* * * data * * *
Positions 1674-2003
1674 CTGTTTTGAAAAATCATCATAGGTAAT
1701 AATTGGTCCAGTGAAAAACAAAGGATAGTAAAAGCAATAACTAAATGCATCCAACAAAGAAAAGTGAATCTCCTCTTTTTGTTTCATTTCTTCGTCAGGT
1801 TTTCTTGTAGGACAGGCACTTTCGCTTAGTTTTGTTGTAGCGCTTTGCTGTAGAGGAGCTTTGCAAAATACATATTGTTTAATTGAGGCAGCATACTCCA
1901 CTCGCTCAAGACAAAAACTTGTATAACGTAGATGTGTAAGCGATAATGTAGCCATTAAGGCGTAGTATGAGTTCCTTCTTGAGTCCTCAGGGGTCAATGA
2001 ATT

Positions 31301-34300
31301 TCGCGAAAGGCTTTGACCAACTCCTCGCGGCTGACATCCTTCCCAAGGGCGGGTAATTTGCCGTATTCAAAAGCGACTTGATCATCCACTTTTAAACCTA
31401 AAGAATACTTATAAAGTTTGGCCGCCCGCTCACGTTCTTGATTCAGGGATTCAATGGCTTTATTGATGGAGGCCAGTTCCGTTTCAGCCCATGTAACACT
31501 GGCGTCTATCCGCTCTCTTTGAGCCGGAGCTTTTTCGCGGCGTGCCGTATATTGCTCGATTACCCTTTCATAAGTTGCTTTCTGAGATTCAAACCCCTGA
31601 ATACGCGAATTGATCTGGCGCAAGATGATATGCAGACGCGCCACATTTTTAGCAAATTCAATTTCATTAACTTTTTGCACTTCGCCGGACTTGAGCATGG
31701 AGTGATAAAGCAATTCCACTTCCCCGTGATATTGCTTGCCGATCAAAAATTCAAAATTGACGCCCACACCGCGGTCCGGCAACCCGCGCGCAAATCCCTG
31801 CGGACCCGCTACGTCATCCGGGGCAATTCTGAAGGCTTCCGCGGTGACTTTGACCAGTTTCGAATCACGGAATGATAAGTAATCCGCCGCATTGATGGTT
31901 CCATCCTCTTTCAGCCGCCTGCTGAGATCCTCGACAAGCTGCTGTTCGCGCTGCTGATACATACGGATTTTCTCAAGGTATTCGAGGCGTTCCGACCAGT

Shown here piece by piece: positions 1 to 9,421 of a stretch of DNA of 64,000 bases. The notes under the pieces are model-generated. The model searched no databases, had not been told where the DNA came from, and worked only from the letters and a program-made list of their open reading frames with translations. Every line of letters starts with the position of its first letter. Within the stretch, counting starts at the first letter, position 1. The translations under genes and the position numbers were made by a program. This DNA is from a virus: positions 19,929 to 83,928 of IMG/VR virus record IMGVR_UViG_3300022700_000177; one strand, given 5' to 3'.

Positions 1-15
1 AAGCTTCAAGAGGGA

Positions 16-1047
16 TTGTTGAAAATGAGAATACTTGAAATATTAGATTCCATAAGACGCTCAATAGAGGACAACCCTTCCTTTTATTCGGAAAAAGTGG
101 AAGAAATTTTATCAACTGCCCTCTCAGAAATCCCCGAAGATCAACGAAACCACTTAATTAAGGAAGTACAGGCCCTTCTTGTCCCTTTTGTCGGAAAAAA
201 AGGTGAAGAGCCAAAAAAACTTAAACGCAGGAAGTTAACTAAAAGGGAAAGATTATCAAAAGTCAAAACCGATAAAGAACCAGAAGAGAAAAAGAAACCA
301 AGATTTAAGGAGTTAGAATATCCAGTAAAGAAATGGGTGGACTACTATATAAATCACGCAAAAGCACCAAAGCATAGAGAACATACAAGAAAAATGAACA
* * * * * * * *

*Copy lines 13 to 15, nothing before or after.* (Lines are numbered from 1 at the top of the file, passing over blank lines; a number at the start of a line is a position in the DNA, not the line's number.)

31801 CGGACCCGCTACGTCATCCGGGGCAATTCTGAAGGCTTCCGCGGTGACTTTGACCAGTTTCGAATCACGGAATGATAAGTAATCCGCCGCATTGATGGTT
31901 CCATCCTCTTTCAGCCGCCTGCTGAGATCCTCGACAAGCTGCTGTTCGCGCTGCTGATACATACGGATTTTCTCAAGGTATTCGAGGCGTTCCGACCAGT

Shown here piece by piece: positions 1 to 9,421 of a stretch of DNA of 64,000 bases. The notes under the pieces are model-generated. The model searched no databases, had not been told where the DNA came from, and worked only from the letters and a program-made list of their open reading frames with translations. Every line of letters starts with the position of its first letter. Within the stretch, counting starts at the first letter, position 1. The translations under genes and the position numbers were made by a program. This DNA is from a virus: positions 19,929 to 83,928 of IMG/VR virus record IMGVR_UViG_3300022700_000177; one strand, given 5' to 3'.